We do address the other issue on which interlocutory review was granted, whether the crime-fraud exception may be applied to overcome C&S's assertion, as a defendant in this case, that its materials related to other lawsuits where it served as counsel are protected as attorney work product when the firm's clients in those lawsuits were innocent of any wrongdoing.[2] This question presents the pure legal issue of whether work product protection may be invoked when a lawyer and law firm are found to have engaged in a crime or fraud but there is no such finding as to the client or clients they represented. Following our precedent and persuasive decisions from other circuits, we conclude that the crime-fraud exception may defeat work product protection in this circumstance. We thus affirm the part of the district court's order determining that the crime-fraud exception could be applied to overcome C&S's claim of work product protection for materials related to lawsuits where C&S served as counsel despite the fact that its clients were innocent of wrongdoing.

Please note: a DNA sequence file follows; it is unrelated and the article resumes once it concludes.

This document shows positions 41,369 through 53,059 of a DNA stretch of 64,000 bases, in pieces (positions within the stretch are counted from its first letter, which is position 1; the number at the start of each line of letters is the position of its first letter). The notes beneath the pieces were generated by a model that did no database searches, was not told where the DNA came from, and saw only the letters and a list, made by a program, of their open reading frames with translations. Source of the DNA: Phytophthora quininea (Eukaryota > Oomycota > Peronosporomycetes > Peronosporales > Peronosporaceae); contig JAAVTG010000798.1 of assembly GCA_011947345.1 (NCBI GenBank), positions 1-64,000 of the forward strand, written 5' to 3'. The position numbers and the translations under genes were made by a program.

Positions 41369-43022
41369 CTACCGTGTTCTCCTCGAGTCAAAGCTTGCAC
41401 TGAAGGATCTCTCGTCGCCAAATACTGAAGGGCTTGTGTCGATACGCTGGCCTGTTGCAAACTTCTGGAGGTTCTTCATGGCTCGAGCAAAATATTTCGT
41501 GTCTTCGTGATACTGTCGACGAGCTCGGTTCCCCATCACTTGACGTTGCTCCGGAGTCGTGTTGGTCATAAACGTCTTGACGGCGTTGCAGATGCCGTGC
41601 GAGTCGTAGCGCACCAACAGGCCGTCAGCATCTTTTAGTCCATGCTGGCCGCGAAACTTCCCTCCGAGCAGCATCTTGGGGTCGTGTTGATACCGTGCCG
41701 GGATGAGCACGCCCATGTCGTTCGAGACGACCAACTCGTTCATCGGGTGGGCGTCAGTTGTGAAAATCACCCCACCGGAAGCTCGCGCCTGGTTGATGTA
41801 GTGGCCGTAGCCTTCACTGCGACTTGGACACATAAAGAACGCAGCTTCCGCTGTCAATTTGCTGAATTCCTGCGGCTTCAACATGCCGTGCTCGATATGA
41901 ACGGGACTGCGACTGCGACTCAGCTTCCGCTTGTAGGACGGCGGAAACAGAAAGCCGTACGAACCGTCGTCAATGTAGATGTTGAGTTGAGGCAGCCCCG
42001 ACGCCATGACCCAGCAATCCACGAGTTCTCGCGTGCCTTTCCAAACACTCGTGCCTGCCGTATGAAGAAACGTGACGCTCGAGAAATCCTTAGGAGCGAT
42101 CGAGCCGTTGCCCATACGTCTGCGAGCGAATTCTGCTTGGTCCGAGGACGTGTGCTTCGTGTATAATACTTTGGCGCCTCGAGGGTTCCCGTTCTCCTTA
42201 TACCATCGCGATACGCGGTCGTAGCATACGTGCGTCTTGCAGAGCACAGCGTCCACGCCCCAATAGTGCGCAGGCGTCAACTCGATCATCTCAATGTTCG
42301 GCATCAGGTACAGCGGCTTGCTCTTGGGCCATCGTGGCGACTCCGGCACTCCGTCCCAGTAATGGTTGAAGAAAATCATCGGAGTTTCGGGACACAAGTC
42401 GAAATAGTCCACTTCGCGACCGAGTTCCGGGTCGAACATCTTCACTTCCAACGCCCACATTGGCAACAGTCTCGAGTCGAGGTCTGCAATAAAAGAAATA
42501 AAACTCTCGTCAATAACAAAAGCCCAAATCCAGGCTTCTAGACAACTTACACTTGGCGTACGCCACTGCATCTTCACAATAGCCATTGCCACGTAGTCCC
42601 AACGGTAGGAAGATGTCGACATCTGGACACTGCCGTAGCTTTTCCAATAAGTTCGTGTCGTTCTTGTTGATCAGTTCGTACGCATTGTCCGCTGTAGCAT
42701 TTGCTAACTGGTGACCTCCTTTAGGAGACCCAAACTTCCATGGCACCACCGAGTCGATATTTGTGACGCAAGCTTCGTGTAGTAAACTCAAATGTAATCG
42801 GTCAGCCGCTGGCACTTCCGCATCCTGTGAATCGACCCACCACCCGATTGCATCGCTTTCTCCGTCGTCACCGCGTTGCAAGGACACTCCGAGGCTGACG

I. FACTUAL AND PROCEDURAL BACKGROUND

          This appeal arises out of a complex dispute that began when Collingsworth, a C&S partner, represented Colombian citizens who sued Drummond, an Alabama company, in federal court in Alabama, alleging that Drummond had supported paramilitary groups in Colombia that murdered private citizens. To provide the necessary context for our discussion, we recount the relevant history of the Colombian citizens' lawsuits against Drummond and Drummond's later lawsuit against Collingsworth and C&S.

         A. Collingsworth and C&S's Representation of Colombians Suing Drummond

         In his law practice, Collingsworth primarily represents victims of human rights abuses. He joined C&S as a partner to litigate such cases. Although the firm is based in Florida, he worked out of and managed its Washington D.C. office.